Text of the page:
I've also read that you can rent a small electric car to get around at Go Sintra. This may be a decent option, but then you have to do the hazardous driving.
Oh, and walking isn't the best option either. You can't walk to the highest palaces, Pena Palace and the Moorish Castle, unless you have a spare hour or two and fancy a severe vertical grade. However, you can easily walk to Quinta da Regaleira from the center of town (the 434 doesn't stop there FYI). And there's plenty of walking to be had within Sintra's palaces' grounds and gardens.
5. The Moorish Castle Has Best View
The best view is from the rugged 9th century Moorish Castle.
But it's the least visited spot. I'm not sure why. I loved the ancient atmospheric castle. It's an easy 10 minute walk from Pena Palace. Once you arrive, it's a bit of a steep hike (maybe 15 minutes) to get to the top of the ramparts. But it's so worth it and, unlike Pena, there was no wait.
You'll have stunning 360 panoramic views over Sintra and of the Pena Palace. Just a word of caution. The castle walls have almost no railings and the stone path is uneven. I got bumped by a careless tourist and thought I might fall over the edge.
6. Start Your day Early in Sintra
I'm a night owl. I don't like to get up early. Really I don't. But for Sintra you have to. It's crowded and you need to get there first. I arrived at 9:30 am, but 8:30 am would have been far better. I know, the last thing you want to do on your vacation, right?
Plus, the palaces close between 5-7 pm. You can't stay late to avoid the tour buses. So if you're day tripping, it's best to get an early start. Go to Pena Palace either very early or later in the afternoon, maybe around 3:00 pm. It's packed at mid-day.
7. Pre-Pick Your Sintra Castles
Winging it in Sintra is inadvisable. Really it isn't.
Do the research and decide which palaces you want to see ahead of time. You can't see them all; you have to choose. I would say you could see 2-3 in a day. I saw 3 and I felt like I was rushing and missed some things. For example, I didn't explore Pena Park or see Monserrate. That's why 2 days is better than 1 day for this UNESCO town.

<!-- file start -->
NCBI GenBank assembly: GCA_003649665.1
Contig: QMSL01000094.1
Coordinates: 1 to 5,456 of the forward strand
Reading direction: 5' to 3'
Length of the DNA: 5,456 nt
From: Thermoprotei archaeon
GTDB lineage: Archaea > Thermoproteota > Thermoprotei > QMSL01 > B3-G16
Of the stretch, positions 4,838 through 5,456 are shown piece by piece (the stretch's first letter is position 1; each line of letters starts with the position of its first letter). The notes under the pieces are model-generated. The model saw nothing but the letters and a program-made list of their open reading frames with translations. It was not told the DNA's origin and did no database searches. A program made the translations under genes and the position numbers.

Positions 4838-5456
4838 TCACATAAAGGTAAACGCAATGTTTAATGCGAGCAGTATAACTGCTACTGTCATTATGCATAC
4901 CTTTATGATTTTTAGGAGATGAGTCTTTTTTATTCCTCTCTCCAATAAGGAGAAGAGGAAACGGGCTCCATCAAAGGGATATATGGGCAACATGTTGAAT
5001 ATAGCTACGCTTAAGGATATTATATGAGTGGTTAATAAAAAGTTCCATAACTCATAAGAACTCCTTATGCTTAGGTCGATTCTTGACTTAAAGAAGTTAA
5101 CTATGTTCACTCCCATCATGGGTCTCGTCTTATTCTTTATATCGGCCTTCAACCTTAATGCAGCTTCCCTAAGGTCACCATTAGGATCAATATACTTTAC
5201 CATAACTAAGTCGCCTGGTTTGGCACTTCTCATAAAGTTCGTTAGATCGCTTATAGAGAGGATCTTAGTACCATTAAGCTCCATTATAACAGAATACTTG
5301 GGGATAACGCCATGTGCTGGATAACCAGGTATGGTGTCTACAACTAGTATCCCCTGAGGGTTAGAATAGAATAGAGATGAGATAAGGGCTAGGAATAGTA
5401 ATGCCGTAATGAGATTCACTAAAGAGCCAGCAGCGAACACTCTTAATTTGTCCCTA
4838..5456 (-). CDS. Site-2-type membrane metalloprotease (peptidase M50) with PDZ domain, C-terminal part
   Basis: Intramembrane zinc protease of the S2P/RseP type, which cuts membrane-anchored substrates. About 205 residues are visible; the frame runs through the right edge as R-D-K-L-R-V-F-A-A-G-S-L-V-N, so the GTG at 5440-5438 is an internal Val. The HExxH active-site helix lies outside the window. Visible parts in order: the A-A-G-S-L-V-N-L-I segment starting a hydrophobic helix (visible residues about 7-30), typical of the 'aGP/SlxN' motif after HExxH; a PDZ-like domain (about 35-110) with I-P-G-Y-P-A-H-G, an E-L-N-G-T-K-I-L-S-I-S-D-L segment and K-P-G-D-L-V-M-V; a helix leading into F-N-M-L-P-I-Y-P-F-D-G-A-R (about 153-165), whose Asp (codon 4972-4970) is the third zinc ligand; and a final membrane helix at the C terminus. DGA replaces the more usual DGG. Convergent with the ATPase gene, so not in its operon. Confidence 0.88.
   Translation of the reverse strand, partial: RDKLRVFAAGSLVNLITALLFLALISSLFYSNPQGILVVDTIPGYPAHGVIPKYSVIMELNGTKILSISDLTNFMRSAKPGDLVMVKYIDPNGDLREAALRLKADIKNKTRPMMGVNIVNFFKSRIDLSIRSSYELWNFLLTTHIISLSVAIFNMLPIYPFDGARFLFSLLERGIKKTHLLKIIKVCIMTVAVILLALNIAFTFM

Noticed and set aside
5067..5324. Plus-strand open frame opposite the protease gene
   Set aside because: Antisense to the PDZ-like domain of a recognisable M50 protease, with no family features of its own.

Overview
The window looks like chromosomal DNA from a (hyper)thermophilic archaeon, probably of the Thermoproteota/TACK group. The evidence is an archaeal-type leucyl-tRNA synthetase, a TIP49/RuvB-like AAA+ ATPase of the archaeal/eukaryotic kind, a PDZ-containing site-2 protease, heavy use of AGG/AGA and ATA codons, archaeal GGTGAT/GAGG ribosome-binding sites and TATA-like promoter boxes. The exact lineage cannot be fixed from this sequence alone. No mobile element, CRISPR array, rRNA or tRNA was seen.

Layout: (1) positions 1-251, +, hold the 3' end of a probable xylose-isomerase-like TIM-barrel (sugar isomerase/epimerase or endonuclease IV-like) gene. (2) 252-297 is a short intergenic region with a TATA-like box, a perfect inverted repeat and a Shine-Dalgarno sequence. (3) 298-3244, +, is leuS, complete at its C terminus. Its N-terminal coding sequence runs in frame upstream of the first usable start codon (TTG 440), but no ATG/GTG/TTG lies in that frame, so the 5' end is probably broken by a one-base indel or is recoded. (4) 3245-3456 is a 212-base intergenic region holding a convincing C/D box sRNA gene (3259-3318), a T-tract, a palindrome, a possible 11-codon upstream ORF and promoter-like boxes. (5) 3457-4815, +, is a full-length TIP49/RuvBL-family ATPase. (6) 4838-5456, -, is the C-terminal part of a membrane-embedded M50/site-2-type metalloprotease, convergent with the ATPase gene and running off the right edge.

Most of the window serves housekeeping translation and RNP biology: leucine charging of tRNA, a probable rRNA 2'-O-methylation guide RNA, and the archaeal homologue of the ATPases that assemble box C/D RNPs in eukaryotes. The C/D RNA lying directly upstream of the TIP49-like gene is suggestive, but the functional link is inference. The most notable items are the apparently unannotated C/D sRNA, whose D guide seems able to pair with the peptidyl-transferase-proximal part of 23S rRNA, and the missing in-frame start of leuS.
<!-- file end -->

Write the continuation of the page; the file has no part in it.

My itinerary and order of viewing was Quinta da Regaleira, Pena Palace, and then the Moorish Castle. If I had a do over, I would change up the order and do Pena Palace either first or last and not at midday. The lines were much smaller when we left Pena at 3:00 pm then when we entered around noon.
I regret not seeing Monserrate Palace. The candy pink palace with ornate Moorish and Romantic architecture looks divine.
If you can't stay overnight, I recommend skipping Monserrate Palace (too far afield) or substituting Monserrate Palace for the overcrowded, line-ridden Pena Palace. You can skip the National Palace of Sintra in the center of town. You'll get a good look at it's exterior anyway, and it's the least impressive. If you only like luxurious palaces, you can skip the 10th century Moorish Castle.
8. Quinta da Regaleira Is The Best Site
In my opinion, Quinta da Regaleira is the best palace in Sintra. I'm always a little suspicious of places that are so universally loved, like the much more famous Pena Palace. I confess Pena is lovely and eye catching with its contrasting sparkly colors and schizophrenic architecture. It's very Disneyesque. But the extravagant stony Quinta da Regaleira stole my heart.
Quinta was built by eccentric and superstitious millionaire Antonio Monteiro. It's an eerie romantic place with stunning gardens featuring grottos, fountains, towers, and tunnels. It's part of Sintra's UNESCO designation. And it's a short 10 minute walk from the historic center of Sintra. Quinta is the easiest palace to access.
The palace and its architectural ensemble are magnificent, with Gothic, Egyptian, Moorish, and Renaissance features. There are carvings associated with Masonry, the Knights Templar, and the Rosicrucians.
In the brochure you can get, Quinta is described as an "imaginary universe of symbolism and metaphor." It felt that way to me, very Pans Labyrinth-esque.
The gardens feature a startling "initiation well" that was used for secret initiation rites.
You walk 90 feet down the spiral (and somewhat slippery) staircase and then enter underground tunnels that take you into the gardens. The well contains nine platforms, which are said to be “reminiscent of the Divine Comedy by Dante and the nine circles of Hell, the nine sections of Purgatory and the nine skies which constitute Paradise.”
9. The Pena Palace Double Line Trick
I feel like this was a trick.
I had purchased online skip the line entry tickets to Pena from Get Your Guide. Pena Palace is rather expensive as far as sites in Portugal go. So I avoided the long queue to enter the palace grounds and waltzed in. For more tips on tickets, check out my article on Pena Palace.
But, unbeknownst to me, there was an even longer line to see the palace interior with no "skip the line" option. I waited. On balance, however, I'd say it's absolutely not worth the long wait. (I'm an impatient person.) The interior was opulent and the balconies, parapets, and views were surreal.
But the real beauty of Pena is its gaudy operatic exterior with a riot of color and architectural styles and its gardens. So decide in advance whether you want to see the interior and budget time to wait in line, if you do.